Stress is normal and part and parcel of everyone’s daily life but, how we handle it varies from person to person and can affect your health.
A certain amount of stress is a good thing, as it can help keep you focused and on your toes.
However, too much stress or handling stress badly is not good. Major events in your life can bring on stress, such as financial pressures or relationship issues.
Dealing with these situations is stressful for everyone. However, other people will find that dealing with everyday stresses can be difficult to bear and find it overwhelming.
Research also shows that farmers in Ireland are often stressed over their rural situation – often feeling that they are isolated.
Signs that you’re stressed
Common warning signs that you are stressed include:
- Eating more or less than normal.
- Mood swings.
- Not being able to concentrate.
- Feeling tense.
- Feeling useless.
- Feeling worried or nervous.
- Not looking after yourself.
- Not sleeping properly.
- Being tired.
- Being forgetful.
- Excessive drinking.
Further, having back pain, indigestion, bowel issues and migraine can also by symptoms of stress.
Top Tips for dealing with Stress
The best way to deal with stress is through a healthy manner and often simple things like getting enough sleep will help. Here Teagasc and the Health and Safety Authority outline 10 tips to help deal with stress.
- Work it off: Doing exercise gives you energy and makes you feel better.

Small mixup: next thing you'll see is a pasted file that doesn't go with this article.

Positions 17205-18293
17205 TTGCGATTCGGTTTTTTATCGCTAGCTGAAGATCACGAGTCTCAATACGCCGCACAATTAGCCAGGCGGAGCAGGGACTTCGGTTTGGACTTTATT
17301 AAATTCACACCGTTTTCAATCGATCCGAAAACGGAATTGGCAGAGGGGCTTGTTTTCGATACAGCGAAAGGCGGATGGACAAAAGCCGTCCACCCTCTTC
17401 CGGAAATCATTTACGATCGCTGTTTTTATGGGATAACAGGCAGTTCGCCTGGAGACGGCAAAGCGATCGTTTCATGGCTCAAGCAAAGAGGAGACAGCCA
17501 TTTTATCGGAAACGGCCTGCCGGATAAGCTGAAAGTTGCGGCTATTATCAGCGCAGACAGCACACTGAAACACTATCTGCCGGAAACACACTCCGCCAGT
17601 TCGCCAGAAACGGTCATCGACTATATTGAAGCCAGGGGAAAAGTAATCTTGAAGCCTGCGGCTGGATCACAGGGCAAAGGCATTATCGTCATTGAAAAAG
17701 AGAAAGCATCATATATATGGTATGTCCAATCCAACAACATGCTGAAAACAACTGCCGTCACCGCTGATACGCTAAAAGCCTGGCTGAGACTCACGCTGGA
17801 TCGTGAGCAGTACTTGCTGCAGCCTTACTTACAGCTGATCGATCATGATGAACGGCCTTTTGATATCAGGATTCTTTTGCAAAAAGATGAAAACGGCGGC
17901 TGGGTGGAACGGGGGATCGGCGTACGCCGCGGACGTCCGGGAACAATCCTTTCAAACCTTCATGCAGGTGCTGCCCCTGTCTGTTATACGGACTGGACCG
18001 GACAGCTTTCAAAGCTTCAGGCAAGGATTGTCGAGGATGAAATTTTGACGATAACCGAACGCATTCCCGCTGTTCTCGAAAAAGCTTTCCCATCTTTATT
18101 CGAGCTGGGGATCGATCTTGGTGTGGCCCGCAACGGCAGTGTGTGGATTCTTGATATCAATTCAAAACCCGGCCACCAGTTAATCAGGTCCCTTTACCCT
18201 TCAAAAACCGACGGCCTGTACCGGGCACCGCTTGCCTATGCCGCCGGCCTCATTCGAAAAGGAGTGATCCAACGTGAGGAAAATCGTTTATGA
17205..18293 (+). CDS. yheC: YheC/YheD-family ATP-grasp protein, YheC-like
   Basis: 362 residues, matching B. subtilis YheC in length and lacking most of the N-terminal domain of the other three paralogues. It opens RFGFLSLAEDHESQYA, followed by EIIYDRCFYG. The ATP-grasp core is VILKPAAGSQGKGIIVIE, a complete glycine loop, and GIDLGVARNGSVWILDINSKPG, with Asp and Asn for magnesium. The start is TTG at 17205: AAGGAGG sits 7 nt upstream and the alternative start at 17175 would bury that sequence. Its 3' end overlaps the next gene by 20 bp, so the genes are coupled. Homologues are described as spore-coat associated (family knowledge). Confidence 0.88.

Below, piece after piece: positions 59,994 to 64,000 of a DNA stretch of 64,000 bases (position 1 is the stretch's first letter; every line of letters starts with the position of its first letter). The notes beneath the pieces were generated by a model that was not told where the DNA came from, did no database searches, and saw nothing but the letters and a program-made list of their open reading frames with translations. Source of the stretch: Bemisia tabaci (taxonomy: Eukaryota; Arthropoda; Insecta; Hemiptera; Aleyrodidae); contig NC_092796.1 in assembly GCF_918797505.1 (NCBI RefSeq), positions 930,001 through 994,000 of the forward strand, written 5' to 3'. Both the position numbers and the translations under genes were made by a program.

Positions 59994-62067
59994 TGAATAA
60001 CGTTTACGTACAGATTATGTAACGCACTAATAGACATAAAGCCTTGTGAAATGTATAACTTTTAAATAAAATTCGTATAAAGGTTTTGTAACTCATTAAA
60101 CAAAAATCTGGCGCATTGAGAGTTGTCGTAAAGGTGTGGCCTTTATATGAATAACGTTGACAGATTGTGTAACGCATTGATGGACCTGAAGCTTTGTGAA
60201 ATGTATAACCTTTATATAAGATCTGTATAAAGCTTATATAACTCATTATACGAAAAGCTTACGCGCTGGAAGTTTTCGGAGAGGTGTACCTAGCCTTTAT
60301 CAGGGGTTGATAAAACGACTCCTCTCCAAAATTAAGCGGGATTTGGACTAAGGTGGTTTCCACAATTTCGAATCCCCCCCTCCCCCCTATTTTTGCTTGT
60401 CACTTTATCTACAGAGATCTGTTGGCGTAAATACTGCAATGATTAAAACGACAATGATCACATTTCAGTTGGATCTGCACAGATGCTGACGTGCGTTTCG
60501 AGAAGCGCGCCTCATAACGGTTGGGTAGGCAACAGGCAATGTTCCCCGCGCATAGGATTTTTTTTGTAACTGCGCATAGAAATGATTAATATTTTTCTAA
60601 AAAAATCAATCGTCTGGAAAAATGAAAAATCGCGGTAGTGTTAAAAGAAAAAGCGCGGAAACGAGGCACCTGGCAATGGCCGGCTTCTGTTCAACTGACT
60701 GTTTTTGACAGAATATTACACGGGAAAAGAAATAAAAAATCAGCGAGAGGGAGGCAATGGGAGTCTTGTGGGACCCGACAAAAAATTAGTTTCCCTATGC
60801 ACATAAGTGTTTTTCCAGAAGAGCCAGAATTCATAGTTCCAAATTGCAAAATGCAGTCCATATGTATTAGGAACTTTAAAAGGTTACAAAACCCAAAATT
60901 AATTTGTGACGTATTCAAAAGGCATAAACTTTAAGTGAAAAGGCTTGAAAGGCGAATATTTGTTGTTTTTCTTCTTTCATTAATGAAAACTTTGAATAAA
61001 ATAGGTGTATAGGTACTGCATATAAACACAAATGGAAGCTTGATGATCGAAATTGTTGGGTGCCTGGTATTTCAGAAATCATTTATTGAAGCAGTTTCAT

- Get enough sleep: Rest is important to revitalise your body and mind.
- Keep it simple: Take things one step at a time; be aware of negative thoughts and try to focus on the positive.
- Take time to relax: Make time for yourself. Do something you enjoy such as going to a match, listening to music or reading.
- Prioritise: Review how you organise your time. Prioritise tasks, make lists and reward yourself for doing them.
- Be assertive: Don’t try to please everybody. Learn to say ‘no’.
- Try to eat healthy: Eat lots of fruit and vegetables and drinks lots of water. Cut down on eating foods that are high in fats, sugars and salt.
- Keep your mind active: You can do this by playing cards, doing quizzes or crosswords, or researching something you are interested in on the internet.
- Get it all off your chest: ‘A problem shared is a problem halved’. Simply talking to someone you trust can really help.
- Accept the things you cannot change: Focus your attention and energy on the things that you can do and that you have control over and try to accept that there are certain things you cannot change.